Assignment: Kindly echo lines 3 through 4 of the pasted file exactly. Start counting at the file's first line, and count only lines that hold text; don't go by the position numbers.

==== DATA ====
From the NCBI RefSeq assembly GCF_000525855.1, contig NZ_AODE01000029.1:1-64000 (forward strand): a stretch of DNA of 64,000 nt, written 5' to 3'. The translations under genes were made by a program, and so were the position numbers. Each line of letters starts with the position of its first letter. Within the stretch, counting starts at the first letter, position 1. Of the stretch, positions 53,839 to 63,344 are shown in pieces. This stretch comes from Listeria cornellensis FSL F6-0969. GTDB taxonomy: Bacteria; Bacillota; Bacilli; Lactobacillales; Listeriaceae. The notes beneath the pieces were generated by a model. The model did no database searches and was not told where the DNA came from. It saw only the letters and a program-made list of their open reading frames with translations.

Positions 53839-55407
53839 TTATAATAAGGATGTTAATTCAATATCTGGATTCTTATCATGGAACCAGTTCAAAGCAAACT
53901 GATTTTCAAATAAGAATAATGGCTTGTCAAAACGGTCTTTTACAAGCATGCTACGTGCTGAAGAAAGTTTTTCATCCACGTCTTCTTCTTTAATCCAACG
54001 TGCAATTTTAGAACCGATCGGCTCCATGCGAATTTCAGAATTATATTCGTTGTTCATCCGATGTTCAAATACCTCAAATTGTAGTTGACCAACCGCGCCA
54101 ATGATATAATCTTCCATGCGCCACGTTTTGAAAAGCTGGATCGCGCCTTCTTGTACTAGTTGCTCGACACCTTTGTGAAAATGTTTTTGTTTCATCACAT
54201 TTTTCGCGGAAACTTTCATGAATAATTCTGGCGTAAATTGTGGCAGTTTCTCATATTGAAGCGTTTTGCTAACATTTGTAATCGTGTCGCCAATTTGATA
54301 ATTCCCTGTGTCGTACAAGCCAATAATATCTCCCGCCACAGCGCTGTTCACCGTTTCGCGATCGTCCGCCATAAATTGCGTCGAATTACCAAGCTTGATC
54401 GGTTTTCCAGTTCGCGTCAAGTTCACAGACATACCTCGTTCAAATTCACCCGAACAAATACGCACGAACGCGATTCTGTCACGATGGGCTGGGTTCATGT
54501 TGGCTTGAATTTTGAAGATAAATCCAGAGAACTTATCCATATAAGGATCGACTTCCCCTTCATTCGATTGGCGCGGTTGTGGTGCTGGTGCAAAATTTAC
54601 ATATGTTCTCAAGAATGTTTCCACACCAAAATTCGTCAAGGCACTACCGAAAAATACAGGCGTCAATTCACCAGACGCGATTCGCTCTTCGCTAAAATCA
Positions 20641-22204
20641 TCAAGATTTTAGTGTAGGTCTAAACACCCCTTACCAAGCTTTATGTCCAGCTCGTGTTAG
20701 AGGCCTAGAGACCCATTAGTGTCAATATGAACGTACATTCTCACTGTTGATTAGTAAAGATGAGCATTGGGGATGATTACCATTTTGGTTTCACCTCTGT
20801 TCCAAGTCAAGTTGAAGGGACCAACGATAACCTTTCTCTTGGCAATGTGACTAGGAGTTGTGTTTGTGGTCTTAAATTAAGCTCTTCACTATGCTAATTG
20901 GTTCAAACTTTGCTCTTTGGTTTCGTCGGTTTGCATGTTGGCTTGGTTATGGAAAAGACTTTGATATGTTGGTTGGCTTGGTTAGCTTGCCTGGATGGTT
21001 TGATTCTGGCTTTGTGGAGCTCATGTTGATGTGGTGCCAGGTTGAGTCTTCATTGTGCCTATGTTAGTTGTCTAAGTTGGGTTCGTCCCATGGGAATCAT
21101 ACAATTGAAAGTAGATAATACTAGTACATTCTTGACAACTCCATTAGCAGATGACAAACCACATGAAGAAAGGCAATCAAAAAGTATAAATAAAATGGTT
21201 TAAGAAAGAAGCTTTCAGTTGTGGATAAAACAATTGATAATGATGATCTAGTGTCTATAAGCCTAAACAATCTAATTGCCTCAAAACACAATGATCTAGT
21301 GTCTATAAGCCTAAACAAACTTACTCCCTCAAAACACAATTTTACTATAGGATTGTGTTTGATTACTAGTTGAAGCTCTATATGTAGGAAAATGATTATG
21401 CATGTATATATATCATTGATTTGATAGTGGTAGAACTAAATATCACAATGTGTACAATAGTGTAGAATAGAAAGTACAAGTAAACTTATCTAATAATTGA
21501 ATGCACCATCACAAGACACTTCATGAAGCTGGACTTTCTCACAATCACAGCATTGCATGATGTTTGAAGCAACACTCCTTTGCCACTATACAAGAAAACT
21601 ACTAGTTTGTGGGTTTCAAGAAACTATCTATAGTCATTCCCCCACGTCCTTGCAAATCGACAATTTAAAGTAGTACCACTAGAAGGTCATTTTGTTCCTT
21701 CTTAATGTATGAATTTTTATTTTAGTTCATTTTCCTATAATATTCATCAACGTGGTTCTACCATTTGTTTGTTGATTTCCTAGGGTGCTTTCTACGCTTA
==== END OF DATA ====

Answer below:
53839 TTATAATAAGGATGTTAATTCAATATCTGGATTCTTATCATGGAACCAGTTCAAAGCAAACT
53901 GATTTTCAAATAAGAATAATGGCTTGTCAAAACGGTCTTTTACAAGCATGCTACGTGCTGAAGAAAGTTTTTCATCCACGTCTTCTTCTTTAATCCAACG